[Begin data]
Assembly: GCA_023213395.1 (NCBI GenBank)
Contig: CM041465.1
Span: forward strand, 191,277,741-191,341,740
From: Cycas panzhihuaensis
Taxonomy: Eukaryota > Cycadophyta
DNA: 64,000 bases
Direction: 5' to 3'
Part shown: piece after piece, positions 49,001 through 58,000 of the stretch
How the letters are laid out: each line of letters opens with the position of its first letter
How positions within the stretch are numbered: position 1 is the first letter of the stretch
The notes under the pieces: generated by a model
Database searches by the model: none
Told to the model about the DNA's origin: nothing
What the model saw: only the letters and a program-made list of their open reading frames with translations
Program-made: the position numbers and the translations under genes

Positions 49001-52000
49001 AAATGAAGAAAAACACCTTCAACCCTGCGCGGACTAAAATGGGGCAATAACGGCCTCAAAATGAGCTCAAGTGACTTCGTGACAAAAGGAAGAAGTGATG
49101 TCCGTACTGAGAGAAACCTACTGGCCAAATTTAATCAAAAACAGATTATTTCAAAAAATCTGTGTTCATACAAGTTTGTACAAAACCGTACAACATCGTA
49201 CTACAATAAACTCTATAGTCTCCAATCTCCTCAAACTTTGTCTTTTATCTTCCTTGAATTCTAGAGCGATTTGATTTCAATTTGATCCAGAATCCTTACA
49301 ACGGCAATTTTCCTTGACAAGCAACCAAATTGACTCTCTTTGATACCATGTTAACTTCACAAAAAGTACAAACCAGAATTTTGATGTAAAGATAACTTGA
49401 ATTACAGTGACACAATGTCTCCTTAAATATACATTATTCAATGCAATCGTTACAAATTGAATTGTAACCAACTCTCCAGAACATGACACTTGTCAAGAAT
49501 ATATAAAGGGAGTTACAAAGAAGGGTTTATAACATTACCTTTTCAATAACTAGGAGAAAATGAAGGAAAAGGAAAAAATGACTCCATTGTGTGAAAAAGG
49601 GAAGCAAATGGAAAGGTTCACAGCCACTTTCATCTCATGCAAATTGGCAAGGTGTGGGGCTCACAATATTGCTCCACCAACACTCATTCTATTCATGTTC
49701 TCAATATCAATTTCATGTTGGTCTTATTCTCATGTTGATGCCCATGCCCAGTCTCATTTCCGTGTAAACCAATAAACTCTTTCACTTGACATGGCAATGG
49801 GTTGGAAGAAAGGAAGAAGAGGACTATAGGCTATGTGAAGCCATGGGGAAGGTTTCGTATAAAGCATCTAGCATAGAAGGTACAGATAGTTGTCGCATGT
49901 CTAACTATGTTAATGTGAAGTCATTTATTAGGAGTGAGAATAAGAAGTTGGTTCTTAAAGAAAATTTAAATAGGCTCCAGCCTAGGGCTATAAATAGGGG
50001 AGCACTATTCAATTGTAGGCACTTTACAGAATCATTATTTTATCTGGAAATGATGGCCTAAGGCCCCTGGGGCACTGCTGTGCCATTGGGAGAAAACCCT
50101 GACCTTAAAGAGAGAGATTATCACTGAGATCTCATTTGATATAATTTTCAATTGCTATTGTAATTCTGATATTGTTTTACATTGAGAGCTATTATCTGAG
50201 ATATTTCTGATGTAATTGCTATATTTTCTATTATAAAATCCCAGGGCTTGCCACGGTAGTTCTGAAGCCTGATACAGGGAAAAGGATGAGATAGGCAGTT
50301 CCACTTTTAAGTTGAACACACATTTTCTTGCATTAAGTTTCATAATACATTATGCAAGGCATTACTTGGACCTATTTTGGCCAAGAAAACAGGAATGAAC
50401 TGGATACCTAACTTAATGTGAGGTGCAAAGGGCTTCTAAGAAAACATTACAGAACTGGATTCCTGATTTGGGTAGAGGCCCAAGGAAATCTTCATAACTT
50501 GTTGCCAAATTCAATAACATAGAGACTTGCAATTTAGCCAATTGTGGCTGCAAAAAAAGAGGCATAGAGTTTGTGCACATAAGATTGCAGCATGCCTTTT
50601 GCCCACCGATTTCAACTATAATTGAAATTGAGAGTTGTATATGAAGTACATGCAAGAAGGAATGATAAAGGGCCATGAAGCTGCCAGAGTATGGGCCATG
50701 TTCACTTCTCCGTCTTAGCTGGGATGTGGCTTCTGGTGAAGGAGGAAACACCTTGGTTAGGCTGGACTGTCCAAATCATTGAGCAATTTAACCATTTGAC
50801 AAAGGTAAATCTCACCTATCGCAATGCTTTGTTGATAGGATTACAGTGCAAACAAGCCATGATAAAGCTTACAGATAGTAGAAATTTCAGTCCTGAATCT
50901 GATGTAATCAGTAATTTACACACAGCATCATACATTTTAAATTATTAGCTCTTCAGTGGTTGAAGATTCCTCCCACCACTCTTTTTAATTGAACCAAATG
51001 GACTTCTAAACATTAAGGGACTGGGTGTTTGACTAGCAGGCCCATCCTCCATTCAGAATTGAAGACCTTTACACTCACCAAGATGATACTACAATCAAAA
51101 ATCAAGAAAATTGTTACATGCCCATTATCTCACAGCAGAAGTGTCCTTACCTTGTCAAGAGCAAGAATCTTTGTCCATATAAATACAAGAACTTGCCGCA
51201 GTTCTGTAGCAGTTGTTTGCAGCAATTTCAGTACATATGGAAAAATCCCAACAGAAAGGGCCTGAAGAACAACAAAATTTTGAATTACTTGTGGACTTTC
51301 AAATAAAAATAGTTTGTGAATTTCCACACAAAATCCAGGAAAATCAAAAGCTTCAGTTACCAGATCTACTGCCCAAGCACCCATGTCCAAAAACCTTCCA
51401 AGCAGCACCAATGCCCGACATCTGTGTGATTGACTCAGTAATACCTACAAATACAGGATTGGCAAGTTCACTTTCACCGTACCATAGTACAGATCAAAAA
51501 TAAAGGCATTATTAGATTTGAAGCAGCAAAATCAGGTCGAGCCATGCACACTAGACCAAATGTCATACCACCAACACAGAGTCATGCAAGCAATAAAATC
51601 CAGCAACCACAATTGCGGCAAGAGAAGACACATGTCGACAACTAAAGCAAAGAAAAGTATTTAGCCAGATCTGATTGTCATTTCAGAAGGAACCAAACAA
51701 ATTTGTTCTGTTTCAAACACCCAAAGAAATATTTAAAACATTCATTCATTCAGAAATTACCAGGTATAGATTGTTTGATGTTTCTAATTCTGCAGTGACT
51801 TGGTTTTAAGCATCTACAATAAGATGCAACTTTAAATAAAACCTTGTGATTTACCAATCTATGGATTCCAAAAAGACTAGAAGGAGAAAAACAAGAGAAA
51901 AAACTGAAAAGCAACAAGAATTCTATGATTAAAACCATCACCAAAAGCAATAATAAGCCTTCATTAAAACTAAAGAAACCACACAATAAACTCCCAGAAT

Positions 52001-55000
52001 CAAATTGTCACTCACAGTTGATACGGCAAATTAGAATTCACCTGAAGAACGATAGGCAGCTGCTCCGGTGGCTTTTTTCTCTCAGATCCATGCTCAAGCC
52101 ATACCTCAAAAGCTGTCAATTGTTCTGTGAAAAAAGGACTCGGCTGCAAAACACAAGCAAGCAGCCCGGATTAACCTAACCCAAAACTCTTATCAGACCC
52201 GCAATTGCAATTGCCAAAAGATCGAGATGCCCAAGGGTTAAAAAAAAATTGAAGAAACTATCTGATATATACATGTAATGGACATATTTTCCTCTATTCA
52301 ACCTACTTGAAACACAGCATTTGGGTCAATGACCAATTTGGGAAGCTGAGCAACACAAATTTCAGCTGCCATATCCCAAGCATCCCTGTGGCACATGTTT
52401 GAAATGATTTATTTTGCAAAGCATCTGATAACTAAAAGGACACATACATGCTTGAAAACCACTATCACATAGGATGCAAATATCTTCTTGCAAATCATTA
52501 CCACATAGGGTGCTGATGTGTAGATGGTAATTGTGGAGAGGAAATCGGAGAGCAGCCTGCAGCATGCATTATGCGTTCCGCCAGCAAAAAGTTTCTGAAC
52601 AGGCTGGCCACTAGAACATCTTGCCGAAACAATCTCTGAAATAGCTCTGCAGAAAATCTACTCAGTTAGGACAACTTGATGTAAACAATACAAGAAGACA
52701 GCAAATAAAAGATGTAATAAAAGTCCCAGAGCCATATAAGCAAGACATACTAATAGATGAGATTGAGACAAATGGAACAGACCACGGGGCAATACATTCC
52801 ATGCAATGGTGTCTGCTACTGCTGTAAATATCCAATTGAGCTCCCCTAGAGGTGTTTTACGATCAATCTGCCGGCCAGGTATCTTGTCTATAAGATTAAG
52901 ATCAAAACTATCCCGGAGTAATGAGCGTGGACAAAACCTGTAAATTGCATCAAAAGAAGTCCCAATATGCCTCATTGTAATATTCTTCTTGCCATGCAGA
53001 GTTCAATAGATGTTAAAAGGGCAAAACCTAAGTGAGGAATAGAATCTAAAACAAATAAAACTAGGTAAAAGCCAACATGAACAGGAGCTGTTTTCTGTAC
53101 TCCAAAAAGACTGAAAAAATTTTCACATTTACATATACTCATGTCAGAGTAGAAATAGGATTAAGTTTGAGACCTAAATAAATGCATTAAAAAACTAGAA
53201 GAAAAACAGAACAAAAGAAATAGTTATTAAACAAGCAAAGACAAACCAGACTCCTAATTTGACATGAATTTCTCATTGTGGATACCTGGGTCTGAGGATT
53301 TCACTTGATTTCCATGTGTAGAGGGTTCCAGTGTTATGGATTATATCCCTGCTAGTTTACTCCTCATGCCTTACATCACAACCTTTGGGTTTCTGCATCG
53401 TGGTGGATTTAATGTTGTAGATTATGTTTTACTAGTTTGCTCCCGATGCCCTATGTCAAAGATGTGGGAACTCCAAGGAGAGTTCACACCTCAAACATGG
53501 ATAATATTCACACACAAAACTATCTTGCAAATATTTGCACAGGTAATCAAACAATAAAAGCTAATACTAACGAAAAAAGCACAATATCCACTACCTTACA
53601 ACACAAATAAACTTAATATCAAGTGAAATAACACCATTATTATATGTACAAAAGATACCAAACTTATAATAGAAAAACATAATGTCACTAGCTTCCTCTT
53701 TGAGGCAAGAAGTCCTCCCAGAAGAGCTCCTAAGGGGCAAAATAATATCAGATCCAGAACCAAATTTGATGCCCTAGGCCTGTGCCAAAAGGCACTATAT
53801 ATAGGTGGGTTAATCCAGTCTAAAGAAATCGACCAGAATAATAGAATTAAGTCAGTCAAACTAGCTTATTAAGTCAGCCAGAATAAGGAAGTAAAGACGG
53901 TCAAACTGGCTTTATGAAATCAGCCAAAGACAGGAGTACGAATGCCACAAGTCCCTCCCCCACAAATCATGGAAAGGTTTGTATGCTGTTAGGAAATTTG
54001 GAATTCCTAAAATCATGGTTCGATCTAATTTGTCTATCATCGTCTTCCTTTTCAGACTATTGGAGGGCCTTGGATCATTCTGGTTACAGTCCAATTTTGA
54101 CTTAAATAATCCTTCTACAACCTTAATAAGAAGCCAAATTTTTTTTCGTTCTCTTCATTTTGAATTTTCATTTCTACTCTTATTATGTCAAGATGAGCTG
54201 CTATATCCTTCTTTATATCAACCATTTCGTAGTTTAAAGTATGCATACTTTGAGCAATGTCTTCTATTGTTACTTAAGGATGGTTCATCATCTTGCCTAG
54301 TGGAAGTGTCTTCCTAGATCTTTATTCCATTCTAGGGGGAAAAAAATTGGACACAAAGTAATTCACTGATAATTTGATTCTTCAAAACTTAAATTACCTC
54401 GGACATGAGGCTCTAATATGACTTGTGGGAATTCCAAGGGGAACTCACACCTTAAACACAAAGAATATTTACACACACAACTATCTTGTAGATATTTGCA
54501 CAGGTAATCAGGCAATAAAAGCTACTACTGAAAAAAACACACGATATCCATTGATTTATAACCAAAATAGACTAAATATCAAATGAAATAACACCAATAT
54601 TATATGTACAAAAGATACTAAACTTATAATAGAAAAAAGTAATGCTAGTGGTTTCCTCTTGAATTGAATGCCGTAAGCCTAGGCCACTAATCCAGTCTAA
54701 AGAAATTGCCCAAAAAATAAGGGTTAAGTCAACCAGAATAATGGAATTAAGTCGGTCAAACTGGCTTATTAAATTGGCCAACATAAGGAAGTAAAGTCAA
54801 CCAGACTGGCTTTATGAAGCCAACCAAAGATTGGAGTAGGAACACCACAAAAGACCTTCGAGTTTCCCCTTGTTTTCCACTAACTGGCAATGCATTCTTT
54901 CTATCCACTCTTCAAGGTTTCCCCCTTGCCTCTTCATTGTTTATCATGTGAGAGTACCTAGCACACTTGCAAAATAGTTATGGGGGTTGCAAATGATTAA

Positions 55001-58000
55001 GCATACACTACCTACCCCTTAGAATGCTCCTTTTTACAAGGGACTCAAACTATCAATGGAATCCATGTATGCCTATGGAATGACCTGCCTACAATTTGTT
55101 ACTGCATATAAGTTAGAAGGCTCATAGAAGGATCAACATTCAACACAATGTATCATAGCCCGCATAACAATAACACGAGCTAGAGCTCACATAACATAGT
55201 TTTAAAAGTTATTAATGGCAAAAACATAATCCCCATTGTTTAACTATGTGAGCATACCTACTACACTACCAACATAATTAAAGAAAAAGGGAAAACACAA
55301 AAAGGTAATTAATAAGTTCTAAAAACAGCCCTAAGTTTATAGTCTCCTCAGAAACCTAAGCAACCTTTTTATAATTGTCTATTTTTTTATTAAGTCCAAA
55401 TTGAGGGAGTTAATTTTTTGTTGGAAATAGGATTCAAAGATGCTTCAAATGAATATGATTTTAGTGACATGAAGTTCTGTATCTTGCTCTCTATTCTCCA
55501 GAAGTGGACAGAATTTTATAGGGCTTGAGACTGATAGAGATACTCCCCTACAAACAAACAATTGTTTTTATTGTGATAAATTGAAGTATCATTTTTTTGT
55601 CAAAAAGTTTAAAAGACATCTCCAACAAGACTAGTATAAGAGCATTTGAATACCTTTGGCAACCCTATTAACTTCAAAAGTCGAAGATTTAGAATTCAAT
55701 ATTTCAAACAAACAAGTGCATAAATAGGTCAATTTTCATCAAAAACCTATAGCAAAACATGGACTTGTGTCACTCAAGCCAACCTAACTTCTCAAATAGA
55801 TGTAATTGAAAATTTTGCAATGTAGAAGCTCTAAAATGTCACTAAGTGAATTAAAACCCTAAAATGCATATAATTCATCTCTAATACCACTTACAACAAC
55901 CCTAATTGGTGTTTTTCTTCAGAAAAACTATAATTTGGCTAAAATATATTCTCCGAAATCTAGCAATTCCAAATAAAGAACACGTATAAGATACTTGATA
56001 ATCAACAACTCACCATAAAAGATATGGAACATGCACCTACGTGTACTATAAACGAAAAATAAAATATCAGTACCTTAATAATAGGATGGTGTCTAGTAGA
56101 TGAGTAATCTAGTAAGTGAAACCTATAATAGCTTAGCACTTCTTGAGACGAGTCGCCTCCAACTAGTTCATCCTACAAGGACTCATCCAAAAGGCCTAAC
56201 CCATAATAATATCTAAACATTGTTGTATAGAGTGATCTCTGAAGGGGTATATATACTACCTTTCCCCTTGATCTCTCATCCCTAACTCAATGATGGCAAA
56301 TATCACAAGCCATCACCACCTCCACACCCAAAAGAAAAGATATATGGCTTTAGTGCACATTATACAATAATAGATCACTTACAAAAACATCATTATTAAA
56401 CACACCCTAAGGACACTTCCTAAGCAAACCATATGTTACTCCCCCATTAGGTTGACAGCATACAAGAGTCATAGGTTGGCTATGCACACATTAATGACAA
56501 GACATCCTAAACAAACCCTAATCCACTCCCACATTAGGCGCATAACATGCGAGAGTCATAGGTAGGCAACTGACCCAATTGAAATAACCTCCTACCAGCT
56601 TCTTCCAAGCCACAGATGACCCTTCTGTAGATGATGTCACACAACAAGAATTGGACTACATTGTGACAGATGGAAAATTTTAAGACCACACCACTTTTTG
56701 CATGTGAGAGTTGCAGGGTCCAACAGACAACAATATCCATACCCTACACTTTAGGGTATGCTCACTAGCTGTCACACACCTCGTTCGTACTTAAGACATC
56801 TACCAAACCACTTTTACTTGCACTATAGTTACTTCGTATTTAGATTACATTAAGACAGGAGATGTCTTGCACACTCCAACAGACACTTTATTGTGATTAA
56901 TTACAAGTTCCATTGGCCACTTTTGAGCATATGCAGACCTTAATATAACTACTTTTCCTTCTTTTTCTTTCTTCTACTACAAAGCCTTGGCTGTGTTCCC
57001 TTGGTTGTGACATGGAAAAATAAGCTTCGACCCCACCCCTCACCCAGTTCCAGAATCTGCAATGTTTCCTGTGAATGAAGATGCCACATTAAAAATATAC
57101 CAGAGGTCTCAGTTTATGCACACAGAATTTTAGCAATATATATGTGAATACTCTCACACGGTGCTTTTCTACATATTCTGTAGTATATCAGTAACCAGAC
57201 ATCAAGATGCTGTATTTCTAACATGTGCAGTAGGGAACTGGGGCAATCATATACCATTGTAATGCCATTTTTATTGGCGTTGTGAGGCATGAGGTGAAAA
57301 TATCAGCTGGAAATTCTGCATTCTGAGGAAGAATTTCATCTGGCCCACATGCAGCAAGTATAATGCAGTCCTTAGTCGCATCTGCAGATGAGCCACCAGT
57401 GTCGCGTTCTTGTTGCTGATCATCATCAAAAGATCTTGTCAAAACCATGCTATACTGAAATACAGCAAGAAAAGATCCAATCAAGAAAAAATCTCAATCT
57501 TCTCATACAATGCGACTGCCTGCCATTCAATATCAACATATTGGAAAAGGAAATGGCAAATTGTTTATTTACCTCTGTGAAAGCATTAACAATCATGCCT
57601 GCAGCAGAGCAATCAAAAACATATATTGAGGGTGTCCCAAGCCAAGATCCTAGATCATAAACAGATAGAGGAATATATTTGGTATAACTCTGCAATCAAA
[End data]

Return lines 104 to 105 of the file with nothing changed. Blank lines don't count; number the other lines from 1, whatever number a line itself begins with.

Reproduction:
57501 TCTCATACAATGCGACTGCCTGCCATTCAATATCAACATATTGGAAAAGGAAATGGCAAATTGTTTATTTACCTCTGTGAAAGCATTAACAATCATGCCT
57601 GCAGCAGAGCAATCAAAAACATATATTGAGGGTGTCCCAAGCCAAGATCCTAGATCATAAACAGATAGAGGAATATATTTGGTATAACTCTGCAATCAAA